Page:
paintball texturestage limit?

I’ve heard you can’t have more than 4 texture stages for a NodePath, but what about decal effects like tire traces or paintball? I would use texture projection for this, but it seems I would hit the limit very quick like this.

There are various techniques for this, including painting on an existing texture, but you can also just create a plane at the appropriate location and put a texture on that, and use smart z-sorting and depth offset to make it appear as part of the surface.

For the record, you can use more than 4/8 textures if you use the shader generator, but there are still limits of course, dependent on your GPU’s limit.

The plane approach could work if I had even walls and even then it could be a problem for the corners of the walls.
I’m not sure how messing with the z-buffer would work.

The painting to an existing texture could work, but there are some problems.

  1. After doing some search it doesn’t seem like Panda allows you to modify a texture on the fly, at least what this manual page says: … nvas_Class
    I don’t see Canvas class in the API docs, so it was probably never implemented.
    I don’t know if PNMWriter is meant to be used for this kind of stuff.

  2. For a paintball effect you would want to apply it on all of the textures of your level. And even then it could be too slow…
    I thought you could like “bake” texture stages to one or something.

The Canvas class was an idea by one of our community developers who has since gone on to other projects, and you’re right–it was never completed. But it was just meant to be a convenience tool; there are many other ways to draw directly into a Texture object. PNMWriter is one such way. Other people have done other approaches. They all have benefits and drawbacks. Try searching the forums for more ideas.

There actually is a tool that can bake multiple texture stages together into one, it’s called the MultitexReducer. I’m not sure I can recommend its use right now, though–it’s got a few issues, including a known memory leak. If you use it only occasionally it would probably be OK, but it’s probably not great for a paintball game.

But for paintball, you only need to make splats onto a texture, and splats are easy to do procedurally, just by directly manipulating pixels. You don’t need to get all sophisticated. Have you seen my Tagger game?

You don’t need to apply paint onto all the textures of your level. Just put a transparent texture on top of everything else, and apply paint onto that one texture. Of course, it all depends on the details of how your levels are set up.

Layering planes on front of your surfaces may also be a viable approach. There are plenty of tricks you can play with the depth buffer to make things always render on top. Again, it depends on the details of your level.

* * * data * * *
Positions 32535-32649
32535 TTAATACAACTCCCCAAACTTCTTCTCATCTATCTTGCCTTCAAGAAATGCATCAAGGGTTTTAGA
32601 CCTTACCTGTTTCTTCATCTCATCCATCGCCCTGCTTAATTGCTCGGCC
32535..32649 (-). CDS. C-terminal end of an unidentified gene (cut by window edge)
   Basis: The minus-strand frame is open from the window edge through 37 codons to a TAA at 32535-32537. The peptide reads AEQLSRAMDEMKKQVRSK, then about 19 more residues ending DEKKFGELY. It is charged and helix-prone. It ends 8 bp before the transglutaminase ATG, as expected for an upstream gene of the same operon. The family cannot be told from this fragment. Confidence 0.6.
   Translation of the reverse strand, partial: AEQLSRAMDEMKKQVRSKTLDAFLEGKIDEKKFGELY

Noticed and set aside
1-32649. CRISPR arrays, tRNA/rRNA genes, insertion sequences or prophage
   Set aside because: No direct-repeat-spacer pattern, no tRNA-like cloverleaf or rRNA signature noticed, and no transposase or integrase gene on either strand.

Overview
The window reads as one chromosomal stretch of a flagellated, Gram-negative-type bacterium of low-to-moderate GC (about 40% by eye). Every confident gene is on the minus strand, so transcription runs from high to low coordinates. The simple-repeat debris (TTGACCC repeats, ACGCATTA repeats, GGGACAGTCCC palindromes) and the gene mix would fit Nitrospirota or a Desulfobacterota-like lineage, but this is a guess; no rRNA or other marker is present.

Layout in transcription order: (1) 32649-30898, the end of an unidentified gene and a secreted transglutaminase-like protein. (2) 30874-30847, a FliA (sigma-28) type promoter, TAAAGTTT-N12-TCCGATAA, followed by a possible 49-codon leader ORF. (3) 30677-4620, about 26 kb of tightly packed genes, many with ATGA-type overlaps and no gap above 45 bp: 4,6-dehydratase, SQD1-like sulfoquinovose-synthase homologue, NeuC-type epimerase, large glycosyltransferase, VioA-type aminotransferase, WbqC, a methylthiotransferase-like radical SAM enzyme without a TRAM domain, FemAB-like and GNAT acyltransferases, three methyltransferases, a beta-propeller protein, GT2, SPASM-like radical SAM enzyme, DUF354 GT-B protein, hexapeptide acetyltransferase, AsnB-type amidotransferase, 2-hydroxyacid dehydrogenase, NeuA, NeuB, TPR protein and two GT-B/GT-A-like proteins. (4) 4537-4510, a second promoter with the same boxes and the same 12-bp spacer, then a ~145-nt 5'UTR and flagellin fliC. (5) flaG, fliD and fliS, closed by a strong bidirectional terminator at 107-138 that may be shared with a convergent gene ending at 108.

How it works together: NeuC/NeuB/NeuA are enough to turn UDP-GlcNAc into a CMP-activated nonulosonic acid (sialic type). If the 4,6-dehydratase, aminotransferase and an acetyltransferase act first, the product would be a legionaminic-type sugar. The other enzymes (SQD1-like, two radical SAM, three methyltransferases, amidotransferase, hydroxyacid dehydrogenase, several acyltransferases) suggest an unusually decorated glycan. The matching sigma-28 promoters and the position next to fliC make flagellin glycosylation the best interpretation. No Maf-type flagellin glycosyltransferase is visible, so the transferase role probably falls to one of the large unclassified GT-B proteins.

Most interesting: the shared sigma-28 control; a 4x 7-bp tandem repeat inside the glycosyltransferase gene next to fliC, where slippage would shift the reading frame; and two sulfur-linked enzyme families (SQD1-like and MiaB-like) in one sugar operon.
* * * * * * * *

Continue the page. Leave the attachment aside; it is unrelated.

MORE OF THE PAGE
I didn’t quite get what he meant in the manual page. Why is PNMWriter slower than what he intended to make? Does it edit the texture pixels directly, or does it create a new texture and replace the old one?

I’m not having too much luck with the forum’s search engine (and embeeded google).

Good and bad to know at the same time. I could think of other cases I would also want something like that.

I dont think a splat like this will be easy to generate procedurally.

The depth buffer is one of the things I’m really not good at. Perhaps a small example on what you mean?

I don’t quite understand how you can directly edit textures by using PNMImage/PNMPainter/PNMBrush.
Please have a look at the below code. It seems I can only get the changes if I do texture.load(pnmimage) every time I paint something.

from panda3d.core import *
import direct.directbase.DirectStart

# create a PNMImage
myimage = PNMImage(256, 256)

# create a PNMPainter and pass your PNMIMage to it
mypainter = PNMPainter(myimage)

# create a PNMBrush and assign it to your PNMPainter
mypen = PNMBrush.makeSpot(color = (1,1,1,1), radius = 12, fuzzy = True)

# draw a line with the PNMBrush on your PNMPainter, args: fromx, fromy, tox, toy
mypainter.drawLine(0,0, 128,128)

# create a Texture from the PNMImage
mytexture = Texture()

# assign texture to a plane
cm = CardMaker('')
card = aspect2d.attachNewNode(cm.generate())

# drawing again won't get updated...
mypainter.drawLine(0,0, 32,128)


That’s right, PNMWriter etc. requires you to re-copy the texture with each change.

If that’s too expensive, you have to find some other approach. Or I guess you can experiment with putting the upload in a background thread, if you’re using Panda3D 1.8.


Oh, it sounds like MultitexReducer would be the best option then. I would want the paint splat to animate a bit which can easily be achieved by just scaling the UVs along the y axis and moving it down along the y axis, before finally flattening it with the rest.
(I thought I could do that “melting” effect with PNMPainter, but it’s too slow)

Seems like I always tend to end up needing features which have issues or are bugged, hehe.

For paintball effect on the wall I just created a plane with texture on it and placed it in front of the wall.

This effect has a little problem, when you shoot in the corner of the wall.

Yes, that can be done if you have mostly flat walls, you just create a plane and use the collision origin and surfaces normals to position the plane on the wall.

However that’s hardly an option when you want a paintball effect on animated Actors (other players).

On a side note, it felt weird that PNMBrush.make_* didn’t use default argument values.